When I was younger I took way more risks than I do now. The riskiest things I have done include: Diving headfirst off a cliff into a small pool of water, Driving a car after not sleeping the night before, Having unprotected sex, Saying no to my mother, Writing a review of a concert that I didn’t attend, Turning down a job offer, Rejoining the dating scene at age fifty, Seeking a life of no-fixed-address after retirement.
It is wise to at least look before you leap. Sensible folk will tell us that a little planning goes a long way. There are many phrases that can begin a cautionary tale, which we can share at a dinner party or submit to our children as a lesson on how to avoid daddy’s questionable behaviour. I find it fascinating how our languages have sayings that we can use to keep us safe from harm; if only we would take a moment to listen. Our inner voice may exclaim excitedly, ‘He who hesitates is lost.’ Then concurrently counsel, ‘Good things come to those who wait.’
Life can be scary, yet sometimes we make it scarier when we don’t do a risk analysis. We must not forget that fools rush in where angels fear to tread. Most perils can be avoided or at least ameliorated with a little thought before hand. And not all risks are physical. It took me a while to stop fearing imminent financial collapse even though I’ve been fortunate to have regular employment. I’ve felt the anxiety at the end of a monthly pay cycle but I’ve never known the riskiness of living on the street. I’ve weighed options of a benign sort when it comes to the emotional risk of relationships. The risk of a broken heart has been my Everest to conquer in life; something I have chosen with excitement, as a mountaineer might prepare for a risky climb. In this analogy, practice has brought the experience necessary to help me be safely awestruck by love.
Some may see risk taking as creating a fuller life, however, living on the edge is not in my comfort zone. I prefer to watch the thrill seekers, cheer them on even, rather than join in the mass revelry. There are some risks I will not take. I will not jump from an airplane, even with a parachute. I refrain from watching horror films. I am not a recreational drug user. I will not gamble with my money. I will not drink and drive. I will remain faithful to my lover. I will not let anger get the better of me. I will chew my food carefully.
There is reward in taking a risk. Staying in bed or not leaving your apartment will get you nowhere. Life is neither to be squandered nor played like a game of Risk. Situations are inevitable, occasionally dangerous, yet a moment or two of evaluation before proceeding with the next step is a valid price to pay. Steady on, take a breath, pause, be still and listen.
“Enough!” Is a cry of exasperation. I’ve shouted ‘Stop’ using the same emotion. There is so much discord, trauma and catastrophe in the world right now that I’m surprised someone hasn’t used Enough as a label for a social activist, environmental justice or political reform movement. I picture vast numbers of people all wearing red Enough! T-shirts, faces boiling mad, voices yelling through loud speakers. That will fix things.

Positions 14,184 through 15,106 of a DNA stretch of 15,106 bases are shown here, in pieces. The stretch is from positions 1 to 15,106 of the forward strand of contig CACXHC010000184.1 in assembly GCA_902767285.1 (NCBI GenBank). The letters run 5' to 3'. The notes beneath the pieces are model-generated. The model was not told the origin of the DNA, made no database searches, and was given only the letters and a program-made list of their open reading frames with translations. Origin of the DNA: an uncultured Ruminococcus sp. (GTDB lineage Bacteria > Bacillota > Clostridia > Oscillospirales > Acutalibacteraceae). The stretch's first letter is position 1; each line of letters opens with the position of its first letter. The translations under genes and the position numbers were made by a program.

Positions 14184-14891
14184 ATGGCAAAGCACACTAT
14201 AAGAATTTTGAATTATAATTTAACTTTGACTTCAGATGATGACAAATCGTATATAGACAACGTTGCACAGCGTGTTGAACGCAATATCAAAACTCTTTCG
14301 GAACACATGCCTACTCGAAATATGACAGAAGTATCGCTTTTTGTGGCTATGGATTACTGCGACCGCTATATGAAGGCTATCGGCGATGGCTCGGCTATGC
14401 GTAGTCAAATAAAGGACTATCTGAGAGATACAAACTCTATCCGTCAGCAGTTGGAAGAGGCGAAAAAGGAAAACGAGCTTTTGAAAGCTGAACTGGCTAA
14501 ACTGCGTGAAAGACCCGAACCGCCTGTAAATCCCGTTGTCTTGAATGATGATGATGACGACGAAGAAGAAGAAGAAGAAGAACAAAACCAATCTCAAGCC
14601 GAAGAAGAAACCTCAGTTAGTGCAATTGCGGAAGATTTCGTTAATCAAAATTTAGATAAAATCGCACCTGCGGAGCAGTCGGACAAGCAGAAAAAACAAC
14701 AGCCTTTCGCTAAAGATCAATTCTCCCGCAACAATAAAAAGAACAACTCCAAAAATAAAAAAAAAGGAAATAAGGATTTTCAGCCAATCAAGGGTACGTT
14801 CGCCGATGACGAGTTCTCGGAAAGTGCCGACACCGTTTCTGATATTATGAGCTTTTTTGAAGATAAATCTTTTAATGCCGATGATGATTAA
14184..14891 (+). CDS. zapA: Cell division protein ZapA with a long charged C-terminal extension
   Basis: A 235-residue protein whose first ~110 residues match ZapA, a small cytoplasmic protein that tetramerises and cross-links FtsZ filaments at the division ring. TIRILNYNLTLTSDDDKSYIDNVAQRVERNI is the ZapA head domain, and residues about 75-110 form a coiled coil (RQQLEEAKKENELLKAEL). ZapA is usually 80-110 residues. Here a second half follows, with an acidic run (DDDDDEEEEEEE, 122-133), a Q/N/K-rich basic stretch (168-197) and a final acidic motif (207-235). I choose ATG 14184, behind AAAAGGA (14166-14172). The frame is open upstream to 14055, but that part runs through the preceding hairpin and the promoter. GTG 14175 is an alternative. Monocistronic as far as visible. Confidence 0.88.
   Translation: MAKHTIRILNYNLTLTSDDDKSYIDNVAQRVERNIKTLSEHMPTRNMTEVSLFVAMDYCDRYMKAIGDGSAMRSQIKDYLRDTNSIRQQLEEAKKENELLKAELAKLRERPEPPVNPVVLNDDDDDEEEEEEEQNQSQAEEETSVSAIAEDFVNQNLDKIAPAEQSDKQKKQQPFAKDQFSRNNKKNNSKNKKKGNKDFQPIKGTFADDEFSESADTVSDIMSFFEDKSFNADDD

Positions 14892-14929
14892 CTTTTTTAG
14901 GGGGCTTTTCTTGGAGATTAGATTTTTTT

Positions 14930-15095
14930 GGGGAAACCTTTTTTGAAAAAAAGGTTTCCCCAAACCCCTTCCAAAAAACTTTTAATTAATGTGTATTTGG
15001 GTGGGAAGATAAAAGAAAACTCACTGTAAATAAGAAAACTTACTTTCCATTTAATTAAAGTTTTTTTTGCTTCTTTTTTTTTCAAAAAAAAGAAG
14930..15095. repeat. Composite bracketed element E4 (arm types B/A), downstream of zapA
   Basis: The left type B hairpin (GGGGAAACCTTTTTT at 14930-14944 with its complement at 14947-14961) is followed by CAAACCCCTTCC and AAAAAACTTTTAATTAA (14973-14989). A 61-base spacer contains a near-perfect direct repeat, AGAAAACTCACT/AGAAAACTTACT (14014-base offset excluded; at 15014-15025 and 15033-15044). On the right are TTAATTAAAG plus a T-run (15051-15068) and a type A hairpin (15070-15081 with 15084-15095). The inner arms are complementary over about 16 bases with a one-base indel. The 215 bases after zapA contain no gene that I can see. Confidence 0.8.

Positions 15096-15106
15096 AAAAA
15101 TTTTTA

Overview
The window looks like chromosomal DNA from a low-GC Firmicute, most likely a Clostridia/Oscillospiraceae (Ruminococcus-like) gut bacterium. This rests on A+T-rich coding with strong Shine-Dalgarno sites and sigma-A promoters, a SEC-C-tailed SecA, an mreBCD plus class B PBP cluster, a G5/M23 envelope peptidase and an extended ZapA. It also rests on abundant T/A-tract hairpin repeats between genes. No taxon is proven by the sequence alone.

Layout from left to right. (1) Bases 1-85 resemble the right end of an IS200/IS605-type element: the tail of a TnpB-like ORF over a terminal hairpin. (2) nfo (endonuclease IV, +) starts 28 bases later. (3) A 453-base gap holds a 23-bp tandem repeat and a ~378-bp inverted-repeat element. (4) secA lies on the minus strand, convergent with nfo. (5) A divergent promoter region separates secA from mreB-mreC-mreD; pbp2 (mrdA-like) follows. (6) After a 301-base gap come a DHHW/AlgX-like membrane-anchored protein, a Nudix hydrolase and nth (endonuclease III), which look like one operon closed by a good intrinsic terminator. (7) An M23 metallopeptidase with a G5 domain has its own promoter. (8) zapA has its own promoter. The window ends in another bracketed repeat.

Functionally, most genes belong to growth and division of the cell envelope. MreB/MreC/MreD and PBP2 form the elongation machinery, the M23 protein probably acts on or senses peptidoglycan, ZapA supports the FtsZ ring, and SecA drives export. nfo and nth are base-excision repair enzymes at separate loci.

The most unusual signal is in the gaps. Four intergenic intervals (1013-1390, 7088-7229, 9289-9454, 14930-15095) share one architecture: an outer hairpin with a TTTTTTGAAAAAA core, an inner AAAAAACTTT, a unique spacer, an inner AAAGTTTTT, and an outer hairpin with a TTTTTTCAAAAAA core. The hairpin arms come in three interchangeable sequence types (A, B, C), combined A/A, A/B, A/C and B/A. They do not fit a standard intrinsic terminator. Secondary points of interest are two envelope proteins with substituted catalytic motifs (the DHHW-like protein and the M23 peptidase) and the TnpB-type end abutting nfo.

Enough is a word with a selfish root. We say it when things aren’t going our way. We say it to make bad things go away. We ask it when we are questioning our worthiness or competence: “Am I doing enough?” Or “Have I done enough?” Or “Am I enough for you?” In discussions we have with ourselves or with others we hopefully can reach a point to acknowledge our understanding by saying, “Fair Enough.”
I’ve rarely felt ambitious. A peaceful life of satisfying activity shared with others feels enough for me. I’ll admit there has been a few times when I have hung on tenaciously to a goal. The grasp of that brass ring might have been the only thing sufficient to get me off the scent. And yet I rarely have found myself so fixated that I refused to listen to another person’s counsel. I’ve met people who are always wondering if they will ever have enough material things, enough space or time or even enough peace of mind. The accumulation of things, medals, memories has never been an aim of mine. The journey is what counts. But some must continue to strive, to master, even to conquer, while missing out on what’s right in front of them.
I usually feel uncomfortable in times when abundance is the focus: Decadence diminishes delight. Christmas particularly is a conflict of interest, especially being part of a collective family scene where wrapping paper is strewn about the floor as participants tear into their gifts with wild abandon. There is stress related to the value of the gift in the context of the giver. Thoughts of fairness, have I spent enough, or will the recipient feel the presents were adequate to the occasion, all do a balancing act in my mind. It’s a display of consumption that messes with the joy of giving and receiving for me and each time I hope that I can muster enough patience and grace to be present.
We do many things hoping they will be enough. On retirement, many wonder if they have left a legacy, if they accomplished what they had set out to do. My wife feels this everyday as she cares for her aging parents. I feel her actions are a reminder of the importance of sacrifice; ‘a far, far better thing that I do, than I have ever done before’. Charles Dickens often described his characters, young or old, as being in a state of grace when they put another’s needs ahead of their own. Oliver was clearly needy, while Scrooge was greedy.